Powered by MOMENTUM MEDIA

Website Notifications

Get notifications in real-time for staying up to date with content that matters to you.

What Australia’s inflation rate means for accountants

The anticipation of higher inflation in the coming years will have many businesses, including accounting practices, keeping a close eye out, according to experts at CPA Australia.

Business Emma Ryan 29 November 2021
— 3 minute read

The most recent episode of CPA Australia’s weekly podcast series, hosted by Dr Jane Rennie, general manager external affairs at CPA Australia and Gavan Ord, senior manager business policy at CPA Australia, offered up the professional body’s perspective on rising inflation and what it means for accountants and businesses across the country.

Advertisement
Advertisement

September quarter figures showed Australia’s annual inflation is now running at 3 per cent seasonally adjusted.

Speaking on the cause of current inflation levels, Mr Ord pointed to a jump in fuel costs and new dwelling purchases. Elsewhere, he said, labour shortages are leading to wage pressure, in addition to supply chain disruption, with shipping and freight costs up significantly.

“There’s also the pent-up demand, particularly in Sydney and Melbourne, [where] people have been waiting to spend for quite some time,” Mr Ord said.

“…Also, a bit of a factor is the time of year leading into Christmas, [which sees] increased spending. And there’s also ongoing COVID 19 disruptions also impacting.”

Mr Ord said some sectors are likely to be hit harder than others, particularly those that are importing goods.

“Sectors that are importing goods are being hit harder through supply chain disruptions and transportation costs, where services businesses are not so much,” he explained.

“But on the services business aside, they’ve been impacted a lot by the labor shortages and the wage pressures that come with that.”

The cost of goods rising will put increased pressure on businesses, according to Mr Ord.

“I definitely think that will trigger wage pressure from employees and from unions. And that will flow through to individual businesses, but also in awards and minimum wage,” he said.

“So I definitely think over the next few months, we’re going to see this higher inflation rate, even though transitory, according to the RBA, will lead to wage pressures.”

Looking ahead

Going forward, Mr Ord said he expects inflation to go above the 3 per cent seen in September, continuing to rise over the next six months.

“Then hopefully by June 2022, we’ll start to see some decreases in inflation,” he said.

“But Australia is also going through labor shortages, pent-up demand, increasing transportation costs and supply chain disruptions. We’re also hearing from members that businesses are more willing to pass on costs than [they] have been in previous years.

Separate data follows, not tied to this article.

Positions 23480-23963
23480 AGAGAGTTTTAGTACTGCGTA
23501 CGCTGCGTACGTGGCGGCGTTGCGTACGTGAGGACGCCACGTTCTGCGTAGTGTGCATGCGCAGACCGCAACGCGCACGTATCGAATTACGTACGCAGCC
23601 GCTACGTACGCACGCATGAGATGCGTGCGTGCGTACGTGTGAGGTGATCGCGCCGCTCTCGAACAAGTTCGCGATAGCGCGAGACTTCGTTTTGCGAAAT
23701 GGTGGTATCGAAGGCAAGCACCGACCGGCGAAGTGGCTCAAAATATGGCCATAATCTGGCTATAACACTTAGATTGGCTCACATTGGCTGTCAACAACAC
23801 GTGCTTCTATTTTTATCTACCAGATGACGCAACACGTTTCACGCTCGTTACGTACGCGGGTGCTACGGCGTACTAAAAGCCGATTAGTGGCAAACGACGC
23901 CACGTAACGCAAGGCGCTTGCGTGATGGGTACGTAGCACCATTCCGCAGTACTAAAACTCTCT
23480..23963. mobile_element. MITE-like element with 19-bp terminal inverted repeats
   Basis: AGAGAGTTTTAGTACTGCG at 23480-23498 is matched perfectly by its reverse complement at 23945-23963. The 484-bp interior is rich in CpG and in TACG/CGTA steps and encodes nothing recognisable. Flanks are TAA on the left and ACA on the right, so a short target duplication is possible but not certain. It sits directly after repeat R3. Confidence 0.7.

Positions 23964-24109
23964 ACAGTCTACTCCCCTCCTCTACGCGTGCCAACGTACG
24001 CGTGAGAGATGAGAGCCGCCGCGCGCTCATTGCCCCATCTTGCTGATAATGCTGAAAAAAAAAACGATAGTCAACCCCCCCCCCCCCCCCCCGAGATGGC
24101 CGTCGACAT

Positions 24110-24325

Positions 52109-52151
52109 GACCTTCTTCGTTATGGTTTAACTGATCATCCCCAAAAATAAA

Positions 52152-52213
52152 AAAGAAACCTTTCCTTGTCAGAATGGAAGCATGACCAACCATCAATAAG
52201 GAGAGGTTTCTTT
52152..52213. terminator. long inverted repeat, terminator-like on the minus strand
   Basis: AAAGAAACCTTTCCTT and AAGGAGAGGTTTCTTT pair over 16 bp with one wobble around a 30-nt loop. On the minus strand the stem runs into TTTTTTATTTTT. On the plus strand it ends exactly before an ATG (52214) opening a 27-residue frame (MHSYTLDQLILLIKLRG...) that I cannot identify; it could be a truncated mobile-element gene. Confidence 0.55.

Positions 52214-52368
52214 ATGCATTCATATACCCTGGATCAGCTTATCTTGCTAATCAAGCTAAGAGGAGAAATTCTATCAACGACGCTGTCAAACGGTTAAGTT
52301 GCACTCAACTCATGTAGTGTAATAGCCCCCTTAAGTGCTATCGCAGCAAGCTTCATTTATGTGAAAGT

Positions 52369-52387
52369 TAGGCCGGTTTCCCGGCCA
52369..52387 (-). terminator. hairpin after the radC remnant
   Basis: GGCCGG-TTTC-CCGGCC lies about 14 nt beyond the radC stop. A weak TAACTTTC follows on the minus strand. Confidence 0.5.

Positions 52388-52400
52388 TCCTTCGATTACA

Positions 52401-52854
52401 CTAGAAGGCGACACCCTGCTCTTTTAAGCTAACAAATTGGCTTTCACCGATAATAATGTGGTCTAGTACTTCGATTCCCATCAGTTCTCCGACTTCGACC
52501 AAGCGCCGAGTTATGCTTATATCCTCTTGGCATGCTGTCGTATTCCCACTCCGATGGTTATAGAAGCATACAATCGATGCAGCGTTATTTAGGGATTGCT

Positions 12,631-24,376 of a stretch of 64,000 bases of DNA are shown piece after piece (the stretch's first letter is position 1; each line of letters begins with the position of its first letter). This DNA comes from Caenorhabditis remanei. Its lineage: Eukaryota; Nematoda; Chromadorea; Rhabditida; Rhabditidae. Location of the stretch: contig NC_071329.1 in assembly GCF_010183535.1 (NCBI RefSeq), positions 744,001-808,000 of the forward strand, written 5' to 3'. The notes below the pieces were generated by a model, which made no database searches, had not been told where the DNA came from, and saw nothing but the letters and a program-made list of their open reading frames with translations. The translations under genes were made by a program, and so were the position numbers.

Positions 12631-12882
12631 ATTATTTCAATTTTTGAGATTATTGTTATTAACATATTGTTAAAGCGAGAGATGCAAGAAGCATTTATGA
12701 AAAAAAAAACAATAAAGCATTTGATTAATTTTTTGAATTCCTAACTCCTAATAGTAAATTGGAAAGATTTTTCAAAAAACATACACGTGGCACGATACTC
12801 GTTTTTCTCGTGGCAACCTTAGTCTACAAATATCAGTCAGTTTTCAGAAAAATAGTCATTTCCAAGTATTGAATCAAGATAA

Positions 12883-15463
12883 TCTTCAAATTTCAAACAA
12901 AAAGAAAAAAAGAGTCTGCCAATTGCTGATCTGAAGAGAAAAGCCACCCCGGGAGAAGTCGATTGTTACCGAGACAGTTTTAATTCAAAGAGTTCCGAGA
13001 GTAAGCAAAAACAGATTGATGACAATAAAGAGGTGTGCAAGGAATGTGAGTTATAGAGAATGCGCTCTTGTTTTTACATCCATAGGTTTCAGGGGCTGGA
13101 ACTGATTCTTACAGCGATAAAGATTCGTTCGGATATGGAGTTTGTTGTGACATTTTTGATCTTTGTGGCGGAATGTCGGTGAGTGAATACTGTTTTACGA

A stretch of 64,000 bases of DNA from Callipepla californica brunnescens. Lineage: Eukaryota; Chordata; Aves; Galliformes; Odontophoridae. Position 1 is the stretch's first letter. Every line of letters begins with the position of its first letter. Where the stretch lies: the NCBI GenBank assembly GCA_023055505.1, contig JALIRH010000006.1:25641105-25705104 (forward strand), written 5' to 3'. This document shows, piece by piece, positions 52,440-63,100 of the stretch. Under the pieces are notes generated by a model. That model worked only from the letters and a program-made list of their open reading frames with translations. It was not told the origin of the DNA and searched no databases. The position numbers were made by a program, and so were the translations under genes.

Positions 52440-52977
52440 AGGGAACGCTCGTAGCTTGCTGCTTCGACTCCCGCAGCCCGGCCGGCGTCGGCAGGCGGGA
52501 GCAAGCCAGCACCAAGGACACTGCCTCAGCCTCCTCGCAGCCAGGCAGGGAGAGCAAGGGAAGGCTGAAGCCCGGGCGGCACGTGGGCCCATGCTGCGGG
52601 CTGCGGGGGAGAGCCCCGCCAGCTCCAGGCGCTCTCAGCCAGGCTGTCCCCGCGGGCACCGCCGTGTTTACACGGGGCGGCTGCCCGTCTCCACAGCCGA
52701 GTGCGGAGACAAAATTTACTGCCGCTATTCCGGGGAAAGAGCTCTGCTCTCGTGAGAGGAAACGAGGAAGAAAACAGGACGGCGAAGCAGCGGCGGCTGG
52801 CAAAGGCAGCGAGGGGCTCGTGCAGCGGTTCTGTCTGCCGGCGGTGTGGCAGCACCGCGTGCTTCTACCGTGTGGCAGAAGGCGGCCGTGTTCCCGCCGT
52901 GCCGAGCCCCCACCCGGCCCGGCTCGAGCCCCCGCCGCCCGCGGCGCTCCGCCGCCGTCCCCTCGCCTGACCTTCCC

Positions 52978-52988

“We hope that some of those, for example, the short-term labor shortages, we hope that they will begin to ease in the coming months as borders reopen international students and backpackers return but we can’t be certain they’ll turn into the numbers hoped.

“We believe that the transportation problems should hopefully be worked through. And if you look at the shipping problems in the West Coast of the US, theyre starting to work hard to address those issues. And on supply chain disruptions, generally supply chain disruptions take a good six months to work out historically, so hopefully, those problems will start to dissipate by April-May next year.”

From a business perspective, Mr Ord said inflation will be an issue in the short-term and something employers will need to consider in their pricing strategy, as well as labour/employment costs.

“I think its important not to place too much attention on high headline inflation figures, and listen to the advice [of] the experts and central banks, whether the increase will be temporary or not,” Mr Ord advised.

“I would suggest look to pass on the costs if you can otherwise, look for efficiencies in your business, or seek out new suppliers. If increasing prices, make sure your customers understand why and at this point in time, theyre pretty understanding of why businesses are increasing prices.”

Looking specifically at accounting practices, Mr Ord said employers can expect similar challenges.

“Theyre going to experience cost pressures. But I think for an accounting practice, in particular, youre going to see wage pressures. But those wage pressures have been building for some time because of supply shortages, skill shortages in the profession,” Mr Ord said.

“I think a lot of accounting practices might have their clients come to them for advice on pricing, and how to pass on costs or how to respond to price pressures, so they probably might pick up some more advisory work after this inflationary market.”

This episode formed part of CPA Australia’s weekly podcast series, in which Dr Rennie and Mr Ord discuss topic issues affecting businesses and the accounting profession.

What Australia’s inflation rate means for accountants
image intro
accountantsdaily logo

Emma Ryan

Emma Ryan is the deputy head of content at Momentum Media and editor of the company's legal publication, Lawyers Weekly.

Emma has worked for Momentum Media since 2015 and has been responsible for breaking some of the biggest stories in corporate Australia. In addition, she has produced exclusive multimedia and event content related to the company's respective brands and audiences.

A journalist by training, Emma has spent her career connecting with key industry stakeholders across a variety of platforms, including online, podcast and radio. She graduated from Charles Sturt University with a Bachelor of Communications (Journalism).

Business